possession. showing homestead entries from January 1873 to June
1908. This procedure must have been changed as the twenty four different
sets of records examined were kept at the respective land offices
at Prescott and Florence, then later at Florence and Tucson and
finally only at Phoenix. Found are sixty three (63) Mexican families
long associated with valley farms and ranches such as Apodaca, Arrundules,
Bonillas, Borquez, Castaneda, Carrasco, Lopez, Montano, Mungia,
Pacheco, Saenz, Soza, Vijil and others, who left their imprint.
Soza Cemetery and Apodaca Cemetery
The Soza Cemetery, Redington, Arizona N3215-W11015/15, 157 with
eleven (11) graves, and the Apodaca Cemetery, are only two reminders
of the a historic past. The early homesteaders were clustered in
Townships South 5, 6, 8, 11 thru 17 and Ranges East 15 thru 20,
embracing Hayden, Winkleman, Redington, Benson to St. David.
The Act of June 15, 1880 enabled homesteaders, who had filed under
the Act of 1862, an opportunity to commute (convert) their Homestead
application to a Cash Purchase and eliminate the mandatory 5 year
residence period for homesteads.
Eighteen (18) valley homesteaders availed themselves of this Act
(Boxes 255 to 256), Phoenix November 1905 to February 1905 approximating
2,393 acres of which 1,320 acres were double minimum land. Up to
this point Homesteads (HD), Preemptions (DS) and Cash Purchases
(CE) have been mentioned. Perhaps a more definitive description
of each would be beneficial and helpful to the reader.
On a Homestead, the applicant receives the land free of charge,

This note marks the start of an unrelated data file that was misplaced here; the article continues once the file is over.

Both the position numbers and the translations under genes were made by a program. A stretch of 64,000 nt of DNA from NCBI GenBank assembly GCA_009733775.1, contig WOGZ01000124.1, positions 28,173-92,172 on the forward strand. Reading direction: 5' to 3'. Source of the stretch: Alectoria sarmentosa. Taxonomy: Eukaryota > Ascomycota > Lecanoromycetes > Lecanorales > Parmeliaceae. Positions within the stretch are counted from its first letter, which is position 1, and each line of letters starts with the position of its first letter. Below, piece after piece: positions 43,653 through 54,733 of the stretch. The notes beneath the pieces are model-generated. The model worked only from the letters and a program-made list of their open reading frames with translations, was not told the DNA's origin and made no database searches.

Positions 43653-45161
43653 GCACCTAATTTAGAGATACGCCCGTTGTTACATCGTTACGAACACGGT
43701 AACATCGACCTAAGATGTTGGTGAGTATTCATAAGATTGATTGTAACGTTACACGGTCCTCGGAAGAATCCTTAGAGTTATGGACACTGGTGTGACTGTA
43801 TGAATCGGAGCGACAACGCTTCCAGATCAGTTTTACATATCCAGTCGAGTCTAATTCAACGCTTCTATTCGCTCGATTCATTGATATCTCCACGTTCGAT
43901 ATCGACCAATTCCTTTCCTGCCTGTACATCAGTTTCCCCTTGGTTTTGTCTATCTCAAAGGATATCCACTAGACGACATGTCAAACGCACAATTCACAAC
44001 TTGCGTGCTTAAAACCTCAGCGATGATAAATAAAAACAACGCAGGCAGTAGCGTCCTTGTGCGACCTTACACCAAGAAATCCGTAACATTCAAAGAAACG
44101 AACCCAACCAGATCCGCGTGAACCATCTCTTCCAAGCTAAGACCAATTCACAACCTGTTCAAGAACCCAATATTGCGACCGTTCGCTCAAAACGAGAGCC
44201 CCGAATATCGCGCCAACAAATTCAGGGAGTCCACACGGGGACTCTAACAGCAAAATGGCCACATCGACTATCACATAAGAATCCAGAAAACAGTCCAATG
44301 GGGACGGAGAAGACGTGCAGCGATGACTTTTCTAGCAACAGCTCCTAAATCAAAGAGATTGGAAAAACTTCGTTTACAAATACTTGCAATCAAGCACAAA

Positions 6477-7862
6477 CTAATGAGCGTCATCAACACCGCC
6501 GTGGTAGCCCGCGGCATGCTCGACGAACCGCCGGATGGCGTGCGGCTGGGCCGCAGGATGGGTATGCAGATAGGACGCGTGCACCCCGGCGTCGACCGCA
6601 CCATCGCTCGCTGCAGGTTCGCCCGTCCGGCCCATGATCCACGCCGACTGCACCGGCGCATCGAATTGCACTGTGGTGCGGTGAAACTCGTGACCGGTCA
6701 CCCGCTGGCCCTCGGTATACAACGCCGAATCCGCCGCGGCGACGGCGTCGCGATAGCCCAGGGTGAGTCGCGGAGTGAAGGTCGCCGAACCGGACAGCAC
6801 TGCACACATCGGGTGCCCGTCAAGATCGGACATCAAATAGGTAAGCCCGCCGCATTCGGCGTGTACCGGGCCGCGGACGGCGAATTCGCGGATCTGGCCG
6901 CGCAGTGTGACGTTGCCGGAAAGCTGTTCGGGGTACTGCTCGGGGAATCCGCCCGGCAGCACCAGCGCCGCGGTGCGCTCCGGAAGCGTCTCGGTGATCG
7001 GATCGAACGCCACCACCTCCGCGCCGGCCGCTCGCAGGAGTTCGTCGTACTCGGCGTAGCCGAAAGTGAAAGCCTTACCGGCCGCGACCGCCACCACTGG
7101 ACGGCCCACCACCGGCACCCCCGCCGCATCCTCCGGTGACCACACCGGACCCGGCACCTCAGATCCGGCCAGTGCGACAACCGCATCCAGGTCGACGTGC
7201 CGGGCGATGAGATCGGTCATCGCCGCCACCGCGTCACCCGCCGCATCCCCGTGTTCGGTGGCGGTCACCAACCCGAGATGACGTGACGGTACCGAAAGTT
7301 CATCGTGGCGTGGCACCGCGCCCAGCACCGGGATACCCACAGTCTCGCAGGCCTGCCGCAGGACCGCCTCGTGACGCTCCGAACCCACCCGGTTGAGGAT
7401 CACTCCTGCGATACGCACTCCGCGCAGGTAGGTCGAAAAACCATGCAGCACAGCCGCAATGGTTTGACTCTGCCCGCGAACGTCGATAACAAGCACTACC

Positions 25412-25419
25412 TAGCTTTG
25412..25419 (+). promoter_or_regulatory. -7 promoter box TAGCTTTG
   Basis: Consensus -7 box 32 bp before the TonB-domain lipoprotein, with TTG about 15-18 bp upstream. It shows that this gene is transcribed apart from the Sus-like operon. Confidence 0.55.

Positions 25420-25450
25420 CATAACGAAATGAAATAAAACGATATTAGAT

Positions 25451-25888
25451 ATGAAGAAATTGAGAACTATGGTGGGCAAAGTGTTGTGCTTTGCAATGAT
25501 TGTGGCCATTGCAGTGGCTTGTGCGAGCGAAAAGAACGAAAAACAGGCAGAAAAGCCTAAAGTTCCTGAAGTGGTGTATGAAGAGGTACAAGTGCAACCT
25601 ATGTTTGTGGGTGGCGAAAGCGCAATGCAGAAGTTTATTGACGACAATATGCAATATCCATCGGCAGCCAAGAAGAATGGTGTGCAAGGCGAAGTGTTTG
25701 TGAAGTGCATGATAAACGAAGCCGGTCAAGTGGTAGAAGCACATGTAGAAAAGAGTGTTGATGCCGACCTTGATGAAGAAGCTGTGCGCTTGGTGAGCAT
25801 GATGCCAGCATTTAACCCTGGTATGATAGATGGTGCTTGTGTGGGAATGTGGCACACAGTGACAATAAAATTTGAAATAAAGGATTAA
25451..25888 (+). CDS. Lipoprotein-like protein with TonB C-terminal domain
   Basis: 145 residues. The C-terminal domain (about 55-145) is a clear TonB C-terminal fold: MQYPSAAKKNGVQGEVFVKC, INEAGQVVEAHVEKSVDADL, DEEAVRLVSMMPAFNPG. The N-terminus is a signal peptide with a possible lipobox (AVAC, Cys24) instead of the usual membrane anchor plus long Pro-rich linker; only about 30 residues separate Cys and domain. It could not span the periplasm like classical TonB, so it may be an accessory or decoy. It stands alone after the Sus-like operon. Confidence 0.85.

after meeting and complying with all land laws and requirements.
On a Preemption, the preemptor is granted a "prior right"
to buy the land at the Government set price of $1.25 per acre minimum
price or double minimum price of $2.50 per acre. A preemptor was
allowed six months before making actual settlement on the land.
Homesteader were required to live on the land continuously from
date of filing. The preemptor could commute to a Homestead application,
meet all homestead law requirements, and received the land free.
The residence period, before commuting a Preemption was six months
( it was later changed to 14 months) compared to the five years
for a Homestead. Under the Preemption law, the preemptor was allowed
to buy 160 acres; and afterwards file for an additional 160 acres
under the Homestead law. The American Settler's Guide P/51 #3
Under a Cash Purchase, the settler buys the land at minimum or
double price per acre. As previously stated, land near rivers
roads, railroads, was generally priced at $2.50 (double minimum
price) and all other lands at $1.25 per acre (minimum price). Cash
Purchases were limited one time only purchase, for the allowable
Until 1891, a settler was able to acquire 160 acres each, under
Preemption, Homestead, and Cash Purchase laws. This was changed
when the Preemption Act of 1841 was repealed in 1891. Digest of
Public Land Laws.